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FAQ: Questions About BGP Route Attributes local-preference and MED

Publication Date:  2013-09-03 Views:  32 Downloads:  0
Issue Description
1. Is the Multi-Exit Discrimination (MED) value available only between EBGP peers? If so, does a route learned from an EBGP peer carry the MED attribute when being advertised to an IBGP peer? If so, does the MED value affect selection of the route to the IBGP peer?
2. When IBGP peers advertise routes to each other using a routing policy, does the MED value in the apply command take effect? If an IBGP peer advertises the learned route to an EBGP peer, does the route still carry the MED value?
3. When EBGP peers advertise routes to each other, if a routing policy is applied in the outbound direction of the local end, does the local-preference value in the apply command take effect? If the routing policy is applied in the inbound direction of the peer end, does the local-preference value in the apply command take effect?
Handling Process

o better answer the preceding questions, analyze the questions according to the following topology.
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1. The MED attribute can be transmitted between IBGP peers. The route learned from an EBGP peer carries the MED attribute when being advertised to an IBGP peer. The MED value affects selection of the route to the IBGP peer. As shown in the preceding networking, when advertising a route to ASBR3, ASBR1 sets the MED value to 100; when advertising a route to ASBR4, ASBR2 changes the MED value to 200. When ASBR3 advertises the route learned from ASBR1 to ASBR4, the route carries the MED attribute. In this case, ASBR4 preferentially selects the route from ASBR3 because the MED value of this route is smaller than that learned from ASBR2.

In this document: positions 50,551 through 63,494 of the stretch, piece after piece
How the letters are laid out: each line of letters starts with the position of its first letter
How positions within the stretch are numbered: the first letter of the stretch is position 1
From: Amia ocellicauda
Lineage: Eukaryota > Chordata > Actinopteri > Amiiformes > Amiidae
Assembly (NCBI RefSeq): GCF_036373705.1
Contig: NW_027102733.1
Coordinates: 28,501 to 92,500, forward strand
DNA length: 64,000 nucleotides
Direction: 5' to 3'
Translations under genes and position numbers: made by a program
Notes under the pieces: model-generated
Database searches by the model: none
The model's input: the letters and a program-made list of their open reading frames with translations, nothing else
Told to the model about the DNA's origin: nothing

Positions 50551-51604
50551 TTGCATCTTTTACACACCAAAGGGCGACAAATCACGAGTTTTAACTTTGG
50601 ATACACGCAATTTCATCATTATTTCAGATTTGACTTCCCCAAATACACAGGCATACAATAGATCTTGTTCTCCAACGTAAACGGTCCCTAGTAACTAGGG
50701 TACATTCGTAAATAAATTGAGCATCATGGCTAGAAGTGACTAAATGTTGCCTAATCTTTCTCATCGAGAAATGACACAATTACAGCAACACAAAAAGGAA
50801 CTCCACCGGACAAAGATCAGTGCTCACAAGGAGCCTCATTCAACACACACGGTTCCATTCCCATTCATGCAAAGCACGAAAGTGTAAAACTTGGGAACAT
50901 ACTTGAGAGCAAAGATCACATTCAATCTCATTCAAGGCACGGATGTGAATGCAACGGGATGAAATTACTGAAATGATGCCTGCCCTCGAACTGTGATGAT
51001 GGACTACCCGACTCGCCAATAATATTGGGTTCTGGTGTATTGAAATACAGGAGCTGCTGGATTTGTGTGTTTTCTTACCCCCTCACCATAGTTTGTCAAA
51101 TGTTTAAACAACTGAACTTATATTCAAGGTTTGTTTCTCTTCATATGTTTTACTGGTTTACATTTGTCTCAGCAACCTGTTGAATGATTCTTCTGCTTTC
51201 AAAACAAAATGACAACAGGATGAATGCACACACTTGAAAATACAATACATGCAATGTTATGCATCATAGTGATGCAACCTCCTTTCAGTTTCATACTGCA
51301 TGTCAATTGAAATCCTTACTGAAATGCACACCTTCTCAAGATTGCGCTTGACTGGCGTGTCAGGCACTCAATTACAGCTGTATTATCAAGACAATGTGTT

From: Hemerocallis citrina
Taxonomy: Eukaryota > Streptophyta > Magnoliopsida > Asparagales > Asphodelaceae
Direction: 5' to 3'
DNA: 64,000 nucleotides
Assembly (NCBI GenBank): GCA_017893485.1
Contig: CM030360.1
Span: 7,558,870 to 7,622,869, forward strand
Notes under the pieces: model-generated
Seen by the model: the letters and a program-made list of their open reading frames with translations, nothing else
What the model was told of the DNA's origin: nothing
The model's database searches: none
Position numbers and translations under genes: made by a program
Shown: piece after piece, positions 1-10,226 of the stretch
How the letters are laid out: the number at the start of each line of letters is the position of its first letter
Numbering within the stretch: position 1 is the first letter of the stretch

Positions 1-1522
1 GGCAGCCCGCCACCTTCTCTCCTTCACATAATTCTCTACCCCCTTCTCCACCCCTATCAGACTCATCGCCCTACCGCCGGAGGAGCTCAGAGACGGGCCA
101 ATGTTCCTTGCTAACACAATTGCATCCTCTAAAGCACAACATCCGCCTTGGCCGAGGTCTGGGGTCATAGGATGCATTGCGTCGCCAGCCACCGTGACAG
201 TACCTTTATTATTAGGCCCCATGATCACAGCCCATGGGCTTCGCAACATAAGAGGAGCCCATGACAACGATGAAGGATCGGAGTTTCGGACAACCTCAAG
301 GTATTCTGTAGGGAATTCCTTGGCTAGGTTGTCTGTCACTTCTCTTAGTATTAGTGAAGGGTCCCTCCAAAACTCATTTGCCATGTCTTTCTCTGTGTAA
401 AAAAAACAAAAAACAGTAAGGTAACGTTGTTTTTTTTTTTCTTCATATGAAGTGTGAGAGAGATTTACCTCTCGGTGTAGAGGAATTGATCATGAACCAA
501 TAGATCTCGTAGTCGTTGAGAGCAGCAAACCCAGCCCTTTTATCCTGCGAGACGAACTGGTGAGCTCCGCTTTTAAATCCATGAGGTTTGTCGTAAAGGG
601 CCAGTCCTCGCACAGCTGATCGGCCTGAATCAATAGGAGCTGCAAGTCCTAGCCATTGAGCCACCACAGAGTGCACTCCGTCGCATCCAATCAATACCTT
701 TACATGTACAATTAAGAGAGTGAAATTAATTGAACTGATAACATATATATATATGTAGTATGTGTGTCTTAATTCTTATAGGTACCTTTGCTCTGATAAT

2. When IBGP peers advertise routes to each other using a routing policy, the MED value in the apply command takes effect. When an IBGP peer advertises the learned route to an EBGP peer, the route does not carry the MED attribute. The MED value is restored to null because the MED attribute is non-transitional. As shown in the preceding networking, when advertising a route to ASBR1, SR1 sets the MED value to 100, which instructs BGP route selection. When ASBR1 advertises this route to ASBR3, the MED value is restored to null.
3. When EBGP peers advertise routes to each other, if a routing policy is applied in the outbound direction of the local end, the local-preference value in the apply command does not take effect. This is because the local-preference attribute can be transmitted only between IBGP peers. If the routing policy is applied in the inbound direction of the peer end, the local-preference value in the apply command takes effect and instructs BGP route selection. As shown in the preceding networking, when ASBR1 advertises routes to ASBR3, if the local-preference value in the apply command is 200 in a routing policy applied in the outbound direction of ASBR1, the routing policy does not take effect and the local-preference value is null in the route learned by ASBR3. If the routing policy is applied in the inbound direction of ASBR3, the local-preference value takes effect and instructs BGP route selection.
Root Cause
N/A
Solution
N/A

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